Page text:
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Effective use of compost bin

We've been struggling on with one compost bin, but recently managed to free up a bit of space for a second one in a difficult-to-access part of the garden. We'll continue to use the original compost bin as normal, but on the days we generate a lot of garden waste it'll go in the new compost bin.

I've read that worms prefer kitchen waste over garden waste. Should I add kitchen waste to the new compost if I want it to work efficiently? It's a bit off faff to do so, but I might be prepared to do it if it will accelerate the composting process.


  • Holly 3Holly 3 Posts: 36
    edited March 2018
    I heard they don’t like onions?
    rest should b fine as long as it’s mixes well so it don’t go all slimy lol
  • plant pauperplant pauper Posts: 6,234
    As Holly says, as long as you have a good mix of "brown" and "green" it should work away ok.
    If you put a great dollop of grass cuttings in, for example, you'll get a slimey mess but if you mix it up with prunings and dryish trimmings, it'll be fine.
    Uncooked household waste can then go wherever is convenient.
  • Hostafan1Hostafan1 Posts: 25,273
    worms don't like onions as Holly says,and nor do they like citrus . If you want to encourage worms, they need " bedding" too, shredded newspaper / junkmail works well for that. 
    I'd avoid anything meat based in your bin when adding kitchen waste.
  • FireFire LondonPosts: 6,439
    I have shedloads of citrus and onions and my worms seem happy as Larry. They adore book paste, so any old paperbacks you no longer need - whack them in.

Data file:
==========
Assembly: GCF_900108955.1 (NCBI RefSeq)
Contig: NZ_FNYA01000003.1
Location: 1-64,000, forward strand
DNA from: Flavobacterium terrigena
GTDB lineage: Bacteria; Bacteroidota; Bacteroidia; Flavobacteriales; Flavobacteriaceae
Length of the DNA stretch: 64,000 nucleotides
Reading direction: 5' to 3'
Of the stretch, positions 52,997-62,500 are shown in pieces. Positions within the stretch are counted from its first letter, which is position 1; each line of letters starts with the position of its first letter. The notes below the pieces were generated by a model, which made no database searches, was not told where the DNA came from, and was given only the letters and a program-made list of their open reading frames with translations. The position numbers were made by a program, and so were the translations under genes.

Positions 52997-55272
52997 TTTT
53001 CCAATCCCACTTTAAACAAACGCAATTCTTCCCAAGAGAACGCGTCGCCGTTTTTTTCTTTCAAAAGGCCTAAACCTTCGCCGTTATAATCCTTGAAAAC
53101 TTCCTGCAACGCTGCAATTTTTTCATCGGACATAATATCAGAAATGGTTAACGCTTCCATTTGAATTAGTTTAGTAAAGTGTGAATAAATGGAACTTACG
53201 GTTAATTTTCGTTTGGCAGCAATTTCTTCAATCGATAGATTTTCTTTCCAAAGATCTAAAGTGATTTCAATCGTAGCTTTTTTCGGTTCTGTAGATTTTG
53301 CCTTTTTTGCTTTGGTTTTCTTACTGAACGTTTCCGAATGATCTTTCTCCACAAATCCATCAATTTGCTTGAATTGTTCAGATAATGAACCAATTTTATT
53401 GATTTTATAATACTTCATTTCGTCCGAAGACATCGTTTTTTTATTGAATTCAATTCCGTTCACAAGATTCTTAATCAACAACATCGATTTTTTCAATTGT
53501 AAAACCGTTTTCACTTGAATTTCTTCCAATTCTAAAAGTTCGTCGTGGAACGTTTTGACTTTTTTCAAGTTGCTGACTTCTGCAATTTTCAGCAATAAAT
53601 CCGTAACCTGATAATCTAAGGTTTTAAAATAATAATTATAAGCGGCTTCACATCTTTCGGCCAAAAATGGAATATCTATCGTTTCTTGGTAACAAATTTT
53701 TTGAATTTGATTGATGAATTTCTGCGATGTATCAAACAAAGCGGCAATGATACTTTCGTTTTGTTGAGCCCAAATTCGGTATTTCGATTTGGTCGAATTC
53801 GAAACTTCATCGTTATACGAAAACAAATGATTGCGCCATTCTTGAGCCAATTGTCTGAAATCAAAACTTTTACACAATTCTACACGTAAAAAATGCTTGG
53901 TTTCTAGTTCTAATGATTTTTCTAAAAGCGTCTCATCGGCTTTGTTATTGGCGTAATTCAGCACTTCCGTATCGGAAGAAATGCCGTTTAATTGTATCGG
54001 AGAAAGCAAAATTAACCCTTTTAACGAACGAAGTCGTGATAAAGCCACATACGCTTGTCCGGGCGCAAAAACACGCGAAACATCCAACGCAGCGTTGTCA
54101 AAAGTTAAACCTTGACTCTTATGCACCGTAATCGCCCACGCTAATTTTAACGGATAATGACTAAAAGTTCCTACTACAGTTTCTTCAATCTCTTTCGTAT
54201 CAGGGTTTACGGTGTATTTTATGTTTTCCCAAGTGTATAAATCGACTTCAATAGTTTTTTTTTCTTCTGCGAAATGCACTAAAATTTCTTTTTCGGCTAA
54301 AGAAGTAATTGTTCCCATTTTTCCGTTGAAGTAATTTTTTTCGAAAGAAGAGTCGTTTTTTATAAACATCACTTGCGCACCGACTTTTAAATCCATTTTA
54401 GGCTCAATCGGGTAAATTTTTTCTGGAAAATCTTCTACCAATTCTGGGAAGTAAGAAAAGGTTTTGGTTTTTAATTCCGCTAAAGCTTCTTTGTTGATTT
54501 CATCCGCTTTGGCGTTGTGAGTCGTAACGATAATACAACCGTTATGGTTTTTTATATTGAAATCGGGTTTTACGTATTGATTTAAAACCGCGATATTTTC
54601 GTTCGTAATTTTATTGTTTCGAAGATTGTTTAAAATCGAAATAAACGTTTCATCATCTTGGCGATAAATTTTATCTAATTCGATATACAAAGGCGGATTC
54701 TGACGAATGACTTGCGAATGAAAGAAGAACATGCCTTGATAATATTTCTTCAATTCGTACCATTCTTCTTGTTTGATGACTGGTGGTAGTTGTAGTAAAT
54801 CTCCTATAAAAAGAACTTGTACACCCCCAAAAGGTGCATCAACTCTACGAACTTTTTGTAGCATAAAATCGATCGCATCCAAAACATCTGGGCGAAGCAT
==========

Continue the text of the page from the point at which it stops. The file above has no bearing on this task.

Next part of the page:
• Hostafan1Hostafan1 Posts: 25,273
    ah well, we'll agree to disagree.
  • Hostafan1Hostafan1 Posts: 25,273 

    • Any raw vegetables, except for onions, shallots, leeks and garlic that are best used in small amounts or cooked first
    • Any cooked vegetables
    • All fruit, except citrus peel, which needs to be limited or preferably cooked before adding
  • Oh no, I've put loads of orange peel and onion skins in our composter. Do you think this just means wormeries or does it also affect general composters? Also, what do you think it means by cooking? Should we just boil them for a few minutes - as that's pretty much the only cooking method I've mastered?
    “Success is the ability to go from one failure to another with no loss of enthusiasm.” Winston Churchill
  • treehugger80treehugger80 Posts: 1,915
    i would break anything down as small as you can gets it, shredding paper and chipping woody stuff works best, smaller the possible as worms only have little mouths, bake eggshells in the oven as that makes them break down nice and small and it helps the worms breakdown material as they eat the shells and use it to break material down in their stomachs
  • LG_LG_ gardens in SE LondonPosts: 2,640
    We put onion skins and citrus skins in our compost heaps and it doesn't seem to have any detrimental effects - not loads at once, and we don't eat a lot of citrus anyway. But, as per Hosta's link above, I wouldn't put them in a wormery.
    'If you have a garden and a library, you have everything you need.'
    - Cicero
  • Hostafan1Hostafan1 Posts: 25,273
    onions and citrus go into my compost bins, but not into the wormery. I have plenty of worms in my compost bins, but I suppose in the more concentrated , worm rich "wormery" onions and citrus are best avoided.
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